I traveled to Beijing for an exhibition. The smoke was so thick during the week of my visit that trips were postponed, sections of the three main thoroughfares were closed, outdoor school activities were closed, and the houses on the other side of my hotel streets only seen as silhouettes in miasma-brown miasma.
I had a bad cold, it was better to fly a long way home, and then it got really bad. I felt as if someone had poured it into my head and was holding a girdle around my temples. My faults weren’t very clear for a month. Finally, I stood on my lap. And when I did, I saw the sound in my ears.
At first, I thought the sound would go away, like I was cold. But no. After six months of changing desires, I made an appointment to see a doctor. “Tinnitus,” he said.
(Medical professionals, almost without exception, place emphasis on the first syllable, as they do with angina; citizens, in both cases, irritate the second and lengthen the middle. .) Most of the 50 million or so Americans who have tinnitus have at least some hearing loss, and both problems are often caused by exposure to loud noises.
My internist tested my ears by holding a small earlobe and asking me to tell her when I could no longer hear. After a while, he leaned forward to make sure the gun sounded, even though he couldn’t hear it anymore.
(We were both in our fifties.) Tinnitus was the main source of service -related disability claims made by the military; the second is the hearing.
Care (or lack thereof)
Some types of hearing loss can be turned into a cut, and the tinnitus associated with it, if any, goes with it. But I didn’t get that kind of hearing. Tinnitus is sometimes caused by earwax and can be cured by taking it. But I have no problem with earwax.
Some forms of tinnitus manifest themselves such as rhythmic beating, moaning and wheezing, which are often associated with the heartbeat. This is called pulsusive tinnitus, and, unlike other types of tinnitus, is sometimes heard by people who are not in pain. But I have no symptoms of tinnitus.
For me and most of the others, there was no known cure. A friend of mine who had had it for a long time before I told me the other day that it had become so much better. “I agreed to the beep, but when the beep started I went running around the house, trying to find the machines that were ringing,” he said.
Her doctor referred her to a well -known tinnitus specialist in New York City. “She listened patiently as I told her about my condition and explained everything I had heard or read about tinnitus,” my friend continued.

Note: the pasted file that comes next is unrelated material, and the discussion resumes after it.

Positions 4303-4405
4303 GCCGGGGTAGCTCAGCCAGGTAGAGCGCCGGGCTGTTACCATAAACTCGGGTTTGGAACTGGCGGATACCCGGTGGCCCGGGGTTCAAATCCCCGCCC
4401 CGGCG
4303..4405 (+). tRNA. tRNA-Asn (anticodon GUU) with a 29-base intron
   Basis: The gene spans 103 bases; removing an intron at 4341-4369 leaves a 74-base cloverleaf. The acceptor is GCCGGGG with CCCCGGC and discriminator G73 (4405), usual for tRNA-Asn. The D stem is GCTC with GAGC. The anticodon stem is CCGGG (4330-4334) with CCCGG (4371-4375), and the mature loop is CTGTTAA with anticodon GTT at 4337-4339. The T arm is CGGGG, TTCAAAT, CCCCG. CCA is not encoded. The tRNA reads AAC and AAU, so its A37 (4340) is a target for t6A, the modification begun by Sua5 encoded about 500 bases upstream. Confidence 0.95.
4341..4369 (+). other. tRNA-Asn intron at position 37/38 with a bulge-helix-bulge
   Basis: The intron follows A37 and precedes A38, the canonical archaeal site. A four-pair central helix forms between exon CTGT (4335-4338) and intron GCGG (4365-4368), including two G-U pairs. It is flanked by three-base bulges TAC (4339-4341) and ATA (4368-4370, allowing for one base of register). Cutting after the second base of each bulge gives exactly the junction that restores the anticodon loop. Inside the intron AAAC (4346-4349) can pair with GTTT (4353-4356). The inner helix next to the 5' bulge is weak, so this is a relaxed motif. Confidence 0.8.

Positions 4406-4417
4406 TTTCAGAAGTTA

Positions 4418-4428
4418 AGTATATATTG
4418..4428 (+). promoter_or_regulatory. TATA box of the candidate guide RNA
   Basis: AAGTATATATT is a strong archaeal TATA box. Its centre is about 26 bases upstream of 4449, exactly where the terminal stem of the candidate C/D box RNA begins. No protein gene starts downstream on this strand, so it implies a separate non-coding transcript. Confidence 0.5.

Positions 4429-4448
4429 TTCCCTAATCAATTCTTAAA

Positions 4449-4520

“When I finished, he would laugh and say, ‘Here is the truth. I do not understand. They do not know. No one knows. What did you do about it? I said when I couldn’t sleep I took Ativan. He said, ‘Thatʻs good. You can do that for the rest of your life. ‘”
The latest concept of tinnitus
A common misconception about tinnitus is that it is compared to phantom pain, a strong tingling sometimes felt by amputees in parts of their body that are not there.
Robert Dobie told me, “You know, the man has lost a foot and he still has a bruised toe even though the toe is gone. I think of tinnitus in the same way.
You got lost. of the ear, and your brain no longer receives a sound input in certain frequent places, so the brain converts to silence with a phantom sound. ”
If the centers of evaluation in the brain of a tinnitus sufferer, in the end, are selective about nerve signals they no longer receive, they may be misled into thinking they have heard something.
something else – secretly? Desyncra, a German health professional, offers a “neuromodulation” tinnitus therapy, which, it is said, “rewires the brain” by altering the function of misdiagnosis of brain cells that “do not know the brain to produce pathological conditions with persistent consequences.
According to Desyncra, those involved in the protocol report a great, lasting help. But the price is high – $ 4,500 – and if you want something adventurous you can try the work for free, using a Web app called General Fuzz by music translator Desyncra in a scientific paper available on the website of the National Institutes of Health.
If you spend every time reading about tinnitus on the internet, your email will immediately fill the inbox with spam about weird foods, if you eat it for breakfast, your ears will stop ringing forever, or the homeopathic concoction that has a high price tag.
Audiologists and the FDA don’t want you to know about it, or the treatment that “doctors don’t leave,” or that helps psychiatrists “this is impossible to wood. ” What you don’t get are emails about the techniques and procedures that actually make tinnitus go away for good.
Hope for a tree
One of the great advantages of being a member of the baby boom generation is that, for so many of us, capitalism almost collapses and speaks to our growing needs.
It gives us Little Leaguers seasoned cars, small cars when we get licenses, bring a lot when we’re battling teenagers, minivans and SUVs when we’re as parents, there were more than two seats when we had problems in between as we approached vacation, and Uber and Lyft when we knew we wouldn’t agree and couldn’t drive to ourselves.
And now, in colleges and private institutions around the world, it is difficult to create cures for tinnitus and hearing loss. Keep an eye out.
David Owen is an author of The New Yorker and the author of ten or more books. Edited this story Volume Control: Hearing a Cruel World by David Owen, Copyright (c) 2019 By David Owen. Published by Riverhead Books, a member of Penguin Random House, LLC.